Indiana is partnering with Overdose Lifeline to make naloxone, an opioid overdose reversal medication, publically accessible at all hours. Gov. Eric Holcomb announced the initiative on Feb. 5, pledging to use federal grant money to plant at least one NaloxBox in every county in Indiana. According to the governor’s press release, each NaloxBox contains six to eight doses of naloxone, often referred to by the brand name Narcan, as well as instructions and treatment referral cards. According to NaloxBox, some units also come equipped with an alarm that sounds upon opening the box. A NaloxBox is a clear, hard box that can be mounted on external walls, similar to fire alarms. The NaloxBoxes will be installed in highly visible and easily accessible locations, said the press release. Holcomb said making the medi-
cation more available will allow civilians to act when they witness an overdose, potentially saving lives and combating the drug epidemic. “We’re committed to raising awareness about the need for bystanders to carry this life-saving drug, which is why we’ve made it available via so many avenues, oftentimes at no cost to Hoosiers,” Holcomb said in the press release. Any business or community space is eligible to apply for a NaloxBox by contacting Justin Phillips, founder and director of Overdose Lifeline. Many of the current NaloxBox locations are only accessible during business hours or require going to places that may feel judgemental, such as health departments, Phillips said. “We really want them to be in a neutral non-intimidating space,” Phillips said. In Bloomington, the Monroe County Health Department offers free naloxone nasal spray at 119 W. 7th St.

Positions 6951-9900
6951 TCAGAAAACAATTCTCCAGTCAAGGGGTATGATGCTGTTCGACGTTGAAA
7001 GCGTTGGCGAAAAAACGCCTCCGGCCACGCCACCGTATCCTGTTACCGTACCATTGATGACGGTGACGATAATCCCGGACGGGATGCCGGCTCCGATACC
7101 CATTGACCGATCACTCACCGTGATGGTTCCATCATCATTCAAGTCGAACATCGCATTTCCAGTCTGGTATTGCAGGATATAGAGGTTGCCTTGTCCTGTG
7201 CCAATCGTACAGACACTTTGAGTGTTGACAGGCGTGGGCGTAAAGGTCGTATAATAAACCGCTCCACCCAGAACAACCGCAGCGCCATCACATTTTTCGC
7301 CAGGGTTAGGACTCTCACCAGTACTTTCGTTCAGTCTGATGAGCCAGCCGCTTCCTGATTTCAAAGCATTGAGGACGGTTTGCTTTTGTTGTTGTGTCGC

According to the Monroe County website, some pharmacies are registered to distribute naloxone and the Indiana Recovery Alliance provides injectable naloxone at certain hours or by appointment. Overdose Lifeline, an Indiana nonprofit dedicated to destigmatizing and treating addiction, will buy 215 NaloxBoxes with $58,200 provided by the federal Substance Abuse and Mental Health Services Administration’s state opioid response grant, according to the press release. Phillips said Overdose Lifeline is also responsible for distributing NaloxBoxes across the state with at least one NaloxBox in all 92 counties. According to the group’s website, Phillips founded Overdose Lifeline in 2014 after her son died of a heroin overdose. Phillips said Overdose Lifeline advocated for the legalization of over-thecounter naloxone and succeeded in 2015 with the creation of Indiana Aaron’s Law, named for his son. Phillips said Overdose Lifeline strives for increased public naloxone availability. “It’s important for naloxone to be accessible without a barrier,” Phillips said. “This eliminates barriers because you don’t have to engage or interact with any human at all.” According to the press release, the business hosting the NaloxBox will be responsible for monitoring usage and requesting refills. While the main objective of the initiative is preventing overdose deaths, it also aims to educate the public on the severity of drug use and start conversations regarding addiction. People should not be afraid to get help, Phillips said. “I just hope that more people have access to the overdose reversal drug without having to feel shame or stigma,” Phillips said.